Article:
There are a ton of language exchange groups/meetings on MeetUp. I prefer to find ones that are a) mostly around my age group and b) are not classroom based language exchange but activity based language exchange and c) are structured around having Japanese speaking only as the focus or are divided (Japanese only time/English only time). Japanese only is best for my studies, but I find that the Japanese attending want to also study English and I am happy to be a learner for half the time and helper the other half. Just make sure the group is a good mix of both and does enforce a “this language only for this period of time” method. Avoid groups where everyone or most everyone is a Japanese learner because the conversation will almost always revert to English. You can find a variety of groups that engage in a variety of activities. Hiking, shopping, museum visits, picnics in the park, cycling (harder to have a chat though), etc.

Personally I get the most in terms of immersive listening by hanging out at a few local “salaryman” bars near my office or my home. But then I enjoy a beer or two (or four) after work on Fridays. All of the ones I have been, or am, a regular at are all Japanese customers. Conversation is Japanese. Not every place will be the right fit. But after trying a few I have found many that feel like home to me and I see the same other customers on a regular basis. Also, following along with karaoke is great reading and listening practice. I always sing along (very quietly) to all the Japanese songs others are singing. Choose a couple of Japanese songs you like and with a little practice at home, get bold enough to sing them at the shop. You will be a hit with everyone. At my favourite place I often sing duets with another regular customer or group songs with everyone. Bonus point for me is that I also get to hear regular everyday Japanese and some slang. How friends talk amongst themselves. When you hear a word you do not know, or are looking for a word to use, avoid the urge to ask for help in English. Ask for help using the Japanese you do know. Don’t over do it (no one there came to be a tutor) and if you have found a place that is the right fit, they will not mind. I often now get tips even if I did not specifically ask. E.g. correction on pitch/tone , or “this is a better word to use for that”. There is one place I frequent that has a semi regular customer - a very elderly lady - who seems to have made it her mission to get my pronunciation and pitch correct.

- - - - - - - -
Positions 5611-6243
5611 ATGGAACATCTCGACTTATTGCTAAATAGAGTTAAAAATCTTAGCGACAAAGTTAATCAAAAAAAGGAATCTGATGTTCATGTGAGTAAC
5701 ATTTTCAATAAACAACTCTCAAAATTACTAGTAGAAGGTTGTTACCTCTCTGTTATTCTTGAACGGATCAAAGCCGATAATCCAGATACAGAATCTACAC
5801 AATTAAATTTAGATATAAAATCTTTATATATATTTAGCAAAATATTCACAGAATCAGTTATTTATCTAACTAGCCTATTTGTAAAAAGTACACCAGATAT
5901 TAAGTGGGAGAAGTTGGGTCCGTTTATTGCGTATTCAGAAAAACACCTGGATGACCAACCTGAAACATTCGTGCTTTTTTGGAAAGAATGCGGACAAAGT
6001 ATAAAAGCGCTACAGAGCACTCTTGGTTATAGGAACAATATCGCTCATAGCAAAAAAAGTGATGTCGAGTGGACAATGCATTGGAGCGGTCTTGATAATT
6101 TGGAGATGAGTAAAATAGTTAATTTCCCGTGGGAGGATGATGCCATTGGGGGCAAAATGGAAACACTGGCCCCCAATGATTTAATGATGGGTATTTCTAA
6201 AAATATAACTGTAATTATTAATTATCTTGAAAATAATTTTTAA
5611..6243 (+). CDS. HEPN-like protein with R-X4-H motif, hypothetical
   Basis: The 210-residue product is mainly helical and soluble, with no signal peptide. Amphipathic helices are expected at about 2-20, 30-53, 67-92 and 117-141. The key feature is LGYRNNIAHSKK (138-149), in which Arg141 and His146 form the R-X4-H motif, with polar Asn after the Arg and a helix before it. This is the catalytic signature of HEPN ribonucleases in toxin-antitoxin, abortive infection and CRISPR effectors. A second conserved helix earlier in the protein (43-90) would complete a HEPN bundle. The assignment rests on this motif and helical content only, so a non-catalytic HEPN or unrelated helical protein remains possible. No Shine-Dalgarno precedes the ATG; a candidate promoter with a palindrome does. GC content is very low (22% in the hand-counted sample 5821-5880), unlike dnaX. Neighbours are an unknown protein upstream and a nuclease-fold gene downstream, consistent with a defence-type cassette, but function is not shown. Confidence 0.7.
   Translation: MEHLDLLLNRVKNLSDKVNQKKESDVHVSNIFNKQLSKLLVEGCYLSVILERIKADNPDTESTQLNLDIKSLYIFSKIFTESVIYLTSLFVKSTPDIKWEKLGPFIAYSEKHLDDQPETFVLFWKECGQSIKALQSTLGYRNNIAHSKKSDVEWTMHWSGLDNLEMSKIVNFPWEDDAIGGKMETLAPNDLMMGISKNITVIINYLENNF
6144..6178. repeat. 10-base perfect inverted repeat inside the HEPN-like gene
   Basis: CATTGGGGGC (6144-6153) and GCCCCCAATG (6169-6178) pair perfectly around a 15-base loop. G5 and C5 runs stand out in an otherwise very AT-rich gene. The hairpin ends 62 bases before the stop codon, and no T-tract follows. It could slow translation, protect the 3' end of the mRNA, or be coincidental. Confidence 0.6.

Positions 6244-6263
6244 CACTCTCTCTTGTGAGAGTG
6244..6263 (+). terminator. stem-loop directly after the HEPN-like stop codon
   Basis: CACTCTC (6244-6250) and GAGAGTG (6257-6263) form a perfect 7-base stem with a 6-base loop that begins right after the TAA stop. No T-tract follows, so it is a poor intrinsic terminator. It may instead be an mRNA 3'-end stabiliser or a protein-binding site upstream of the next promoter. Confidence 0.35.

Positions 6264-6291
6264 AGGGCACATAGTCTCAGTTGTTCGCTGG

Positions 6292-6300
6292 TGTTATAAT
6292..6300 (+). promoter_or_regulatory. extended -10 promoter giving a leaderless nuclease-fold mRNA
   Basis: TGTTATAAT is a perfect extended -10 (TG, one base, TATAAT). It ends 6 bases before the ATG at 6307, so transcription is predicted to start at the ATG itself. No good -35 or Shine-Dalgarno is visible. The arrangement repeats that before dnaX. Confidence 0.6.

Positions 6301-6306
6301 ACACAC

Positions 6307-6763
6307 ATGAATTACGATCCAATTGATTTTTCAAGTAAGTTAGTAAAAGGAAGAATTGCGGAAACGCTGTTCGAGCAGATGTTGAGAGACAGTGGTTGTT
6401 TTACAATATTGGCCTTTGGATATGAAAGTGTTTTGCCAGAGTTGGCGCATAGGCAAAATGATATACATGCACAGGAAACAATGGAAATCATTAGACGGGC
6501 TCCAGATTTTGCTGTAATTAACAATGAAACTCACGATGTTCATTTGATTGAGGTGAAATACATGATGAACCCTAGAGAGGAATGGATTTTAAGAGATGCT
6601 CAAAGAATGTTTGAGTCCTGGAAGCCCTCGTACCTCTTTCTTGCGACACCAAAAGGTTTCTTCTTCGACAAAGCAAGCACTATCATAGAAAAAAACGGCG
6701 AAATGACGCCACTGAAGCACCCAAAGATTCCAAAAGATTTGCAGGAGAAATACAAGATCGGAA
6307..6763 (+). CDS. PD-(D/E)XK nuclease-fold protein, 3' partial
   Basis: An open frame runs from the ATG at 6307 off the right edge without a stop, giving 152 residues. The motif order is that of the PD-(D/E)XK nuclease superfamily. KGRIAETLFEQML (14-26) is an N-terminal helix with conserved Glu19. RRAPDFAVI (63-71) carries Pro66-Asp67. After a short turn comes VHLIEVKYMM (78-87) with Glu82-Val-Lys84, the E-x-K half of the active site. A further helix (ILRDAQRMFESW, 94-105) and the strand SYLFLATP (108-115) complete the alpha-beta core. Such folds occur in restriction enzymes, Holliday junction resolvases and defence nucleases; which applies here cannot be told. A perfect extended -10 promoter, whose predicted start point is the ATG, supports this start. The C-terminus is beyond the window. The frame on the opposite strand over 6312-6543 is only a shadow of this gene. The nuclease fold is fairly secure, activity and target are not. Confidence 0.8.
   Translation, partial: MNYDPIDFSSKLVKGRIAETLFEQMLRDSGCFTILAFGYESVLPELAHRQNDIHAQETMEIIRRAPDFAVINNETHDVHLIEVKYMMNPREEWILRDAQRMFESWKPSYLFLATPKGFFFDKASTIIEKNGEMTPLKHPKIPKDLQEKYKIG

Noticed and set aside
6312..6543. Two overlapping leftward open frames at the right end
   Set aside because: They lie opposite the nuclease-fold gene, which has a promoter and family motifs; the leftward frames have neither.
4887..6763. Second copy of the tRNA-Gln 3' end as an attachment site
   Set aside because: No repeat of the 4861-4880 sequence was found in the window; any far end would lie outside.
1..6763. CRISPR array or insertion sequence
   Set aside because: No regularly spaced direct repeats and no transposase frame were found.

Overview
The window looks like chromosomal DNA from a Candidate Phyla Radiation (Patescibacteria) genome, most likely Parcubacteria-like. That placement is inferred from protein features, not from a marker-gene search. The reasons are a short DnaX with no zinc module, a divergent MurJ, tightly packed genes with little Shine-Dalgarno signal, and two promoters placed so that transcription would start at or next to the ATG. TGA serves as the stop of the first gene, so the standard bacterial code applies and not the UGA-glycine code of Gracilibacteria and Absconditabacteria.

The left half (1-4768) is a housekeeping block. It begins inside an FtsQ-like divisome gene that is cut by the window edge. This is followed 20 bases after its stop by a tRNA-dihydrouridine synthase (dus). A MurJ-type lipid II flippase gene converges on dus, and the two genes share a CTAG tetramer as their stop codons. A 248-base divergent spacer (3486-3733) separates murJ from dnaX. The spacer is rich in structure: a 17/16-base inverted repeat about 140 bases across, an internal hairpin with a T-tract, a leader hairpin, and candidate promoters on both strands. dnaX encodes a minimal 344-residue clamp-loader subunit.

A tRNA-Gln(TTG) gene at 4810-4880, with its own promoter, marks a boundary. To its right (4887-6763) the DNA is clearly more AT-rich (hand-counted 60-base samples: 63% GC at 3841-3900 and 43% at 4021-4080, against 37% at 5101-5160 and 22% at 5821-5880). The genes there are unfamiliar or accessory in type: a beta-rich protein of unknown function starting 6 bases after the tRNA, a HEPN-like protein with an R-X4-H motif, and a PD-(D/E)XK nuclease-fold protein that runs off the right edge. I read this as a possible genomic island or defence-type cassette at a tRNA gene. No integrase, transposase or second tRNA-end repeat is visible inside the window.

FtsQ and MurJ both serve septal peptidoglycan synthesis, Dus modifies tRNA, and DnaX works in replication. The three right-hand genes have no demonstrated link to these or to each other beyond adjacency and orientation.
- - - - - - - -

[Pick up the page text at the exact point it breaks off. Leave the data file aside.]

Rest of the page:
Granted, my second suggestion will not be for everyone.

7 Likes

Ah I guess I was misremembering it or something. Or maybe I didn’t wanna sign up with their website? I can’t remember to be honest. I did read a bunch of their lower level stuff though.

1 Like

Is MeetUp an app? Hadn’t heard of it before, but I like the suggestion. I’ve been thinking about using HelloTalk for something similar. Maybe doing a post in Japanese every day or whatever and chatting with people. I’m being a bit of a coward and hiding from it for now hahaha.

1 Like

MeetUp is a global web platform for setting up groups for (mostly) in real life meetings/events/activities. Each group will have a purpose and location. E.g. “This group was created for people in the XYZ area that are interested in making paper airplanes.”. You can search for groups (or activities) based on interest and location. A group will organize regular or sporadic events and for groups you have joined you will get sent email notices to let you know.

Mostly, groups are something organized by a someone with a specific interest they are looking to share. But some are people trying to make some money (and charge for events) and some are actually commercial endeavours trying to get people into the place of business. It is generally easy to see which is which.

Also, groups will die off if the organizer decides to give up on it. A lot of groups do come and go. But a lot have a dedicated subscriber base and have been around for a while and are active.

I use MeetUp for some board gaming groups I have joined for attending live board gaming sessions once in a while around where I live.

I just searched for “Japanese language exchange” with area set to “Fukuoka” and got a lot of hits for upcoming events as well as groups. You can set the filter to find events within a certain radius of a specific place. You can get a sense for how active a group is by looking at the past events hosted and how many people attended.

2 Likes

Sounds great! I’ll look into it for some language exchange groups. Maybe there’s a couple closer to home. Traveling around this area is a pain haha.

1 Like

I do have the advantage (of disadvantage depending on who you ask - there was spirited thread on that subject a while back :slight_smile: ) of being relatively close to central Tokyo so getting around is easy and there are so many places to get around to. But I do really like your neck of the woods too, have been there for work many times.

2 Likes

If you are real adventurous, you can start up your own group :wink:

2 Likes